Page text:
Research Article
Genetic Diversity of Bt Resistance: Implications for Resistance Management

Ali H. Sayyed and Denis J. Wright

Pakistan Journal of Biological Sciences, 2002, 5(12), 1330-1344.

Abstract

The bacterium Bacillus thuringiensis is the main source of insecticidal proteins in insect resistant plants. However, biochemical and genetic studies have shown that insect resistance to B. thuringiensis (Bt) toxins can occur and with the advent of Bt transgenic crops this is a major concern. Several insect species have shown resistance to these toxins in the laboratory but the diamondback moth, Plutella xylostella is the only species which has evolved resistance under field conditions to date. Many studies have been done to elucidate the mode of action of the toxins and the mechanisms and genetics of resistance. In this article Bt toxins, their mode of action, mechanisms and genetics of resistance and management strategies for delaying resistance are reviewed. The emphasis is placed on examining the presently recommended high dose/refuge strategy.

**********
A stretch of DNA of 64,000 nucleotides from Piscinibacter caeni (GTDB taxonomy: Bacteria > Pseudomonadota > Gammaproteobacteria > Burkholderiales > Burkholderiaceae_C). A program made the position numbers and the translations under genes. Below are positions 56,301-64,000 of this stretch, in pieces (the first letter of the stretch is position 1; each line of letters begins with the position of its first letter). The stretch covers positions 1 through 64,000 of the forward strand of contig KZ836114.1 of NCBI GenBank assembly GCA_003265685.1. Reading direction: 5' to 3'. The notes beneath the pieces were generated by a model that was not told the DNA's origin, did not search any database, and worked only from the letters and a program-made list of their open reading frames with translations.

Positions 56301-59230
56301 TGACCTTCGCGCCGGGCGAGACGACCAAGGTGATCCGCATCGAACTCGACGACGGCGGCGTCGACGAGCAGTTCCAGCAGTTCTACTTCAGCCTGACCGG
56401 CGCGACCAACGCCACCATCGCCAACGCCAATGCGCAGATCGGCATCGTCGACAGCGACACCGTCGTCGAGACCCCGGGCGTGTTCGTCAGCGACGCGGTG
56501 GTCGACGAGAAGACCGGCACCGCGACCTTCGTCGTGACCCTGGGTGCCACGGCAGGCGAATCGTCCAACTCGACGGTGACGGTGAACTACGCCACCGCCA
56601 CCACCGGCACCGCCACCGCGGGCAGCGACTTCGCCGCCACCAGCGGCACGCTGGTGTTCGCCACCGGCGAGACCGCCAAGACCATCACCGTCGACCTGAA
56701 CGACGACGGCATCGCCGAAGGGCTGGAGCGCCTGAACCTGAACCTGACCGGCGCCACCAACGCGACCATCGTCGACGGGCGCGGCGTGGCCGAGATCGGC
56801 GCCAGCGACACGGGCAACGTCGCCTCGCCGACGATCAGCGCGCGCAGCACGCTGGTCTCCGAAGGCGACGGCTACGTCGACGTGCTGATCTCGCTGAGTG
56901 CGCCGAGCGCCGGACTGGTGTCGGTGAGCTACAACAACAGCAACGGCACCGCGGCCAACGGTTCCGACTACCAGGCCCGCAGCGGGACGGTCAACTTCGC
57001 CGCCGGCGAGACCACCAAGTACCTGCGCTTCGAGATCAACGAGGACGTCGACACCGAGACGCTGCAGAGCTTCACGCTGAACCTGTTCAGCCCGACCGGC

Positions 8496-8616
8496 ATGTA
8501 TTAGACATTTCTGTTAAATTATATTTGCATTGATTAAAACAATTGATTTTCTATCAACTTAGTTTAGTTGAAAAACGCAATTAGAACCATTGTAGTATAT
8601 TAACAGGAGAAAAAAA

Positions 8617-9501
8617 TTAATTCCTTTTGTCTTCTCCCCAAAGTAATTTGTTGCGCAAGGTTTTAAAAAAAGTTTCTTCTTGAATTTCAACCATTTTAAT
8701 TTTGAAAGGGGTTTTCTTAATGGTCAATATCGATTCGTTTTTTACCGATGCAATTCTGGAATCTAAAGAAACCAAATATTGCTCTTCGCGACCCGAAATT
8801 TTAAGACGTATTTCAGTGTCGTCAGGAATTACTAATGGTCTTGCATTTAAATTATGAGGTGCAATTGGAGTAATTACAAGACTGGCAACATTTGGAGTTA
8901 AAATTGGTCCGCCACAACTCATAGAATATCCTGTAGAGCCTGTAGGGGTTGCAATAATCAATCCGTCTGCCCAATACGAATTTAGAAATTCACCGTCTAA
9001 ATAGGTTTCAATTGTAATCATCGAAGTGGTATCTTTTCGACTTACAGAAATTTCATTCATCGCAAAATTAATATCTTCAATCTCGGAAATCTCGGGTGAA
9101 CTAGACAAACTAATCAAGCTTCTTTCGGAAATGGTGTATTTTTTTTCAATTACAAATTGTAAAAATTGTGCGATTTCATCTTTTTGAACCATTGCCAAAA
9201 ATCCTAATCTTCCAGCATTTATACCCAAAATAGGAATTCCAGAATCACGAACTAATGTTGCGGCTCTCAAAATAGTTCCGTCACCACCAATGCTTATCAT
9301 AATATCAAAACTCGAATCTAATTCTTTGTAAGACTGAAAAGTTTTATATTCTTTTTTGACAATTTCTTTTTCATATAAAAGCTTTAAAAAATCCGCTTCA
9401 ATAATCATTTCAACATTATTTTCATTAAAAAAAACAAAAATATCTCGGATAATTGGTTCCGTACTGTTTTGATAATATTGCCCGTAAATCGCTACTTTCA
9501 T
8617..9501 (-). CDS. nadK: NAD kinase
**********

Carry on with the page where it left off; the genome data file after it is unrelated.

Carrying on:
ASCI-ID: 1-2561

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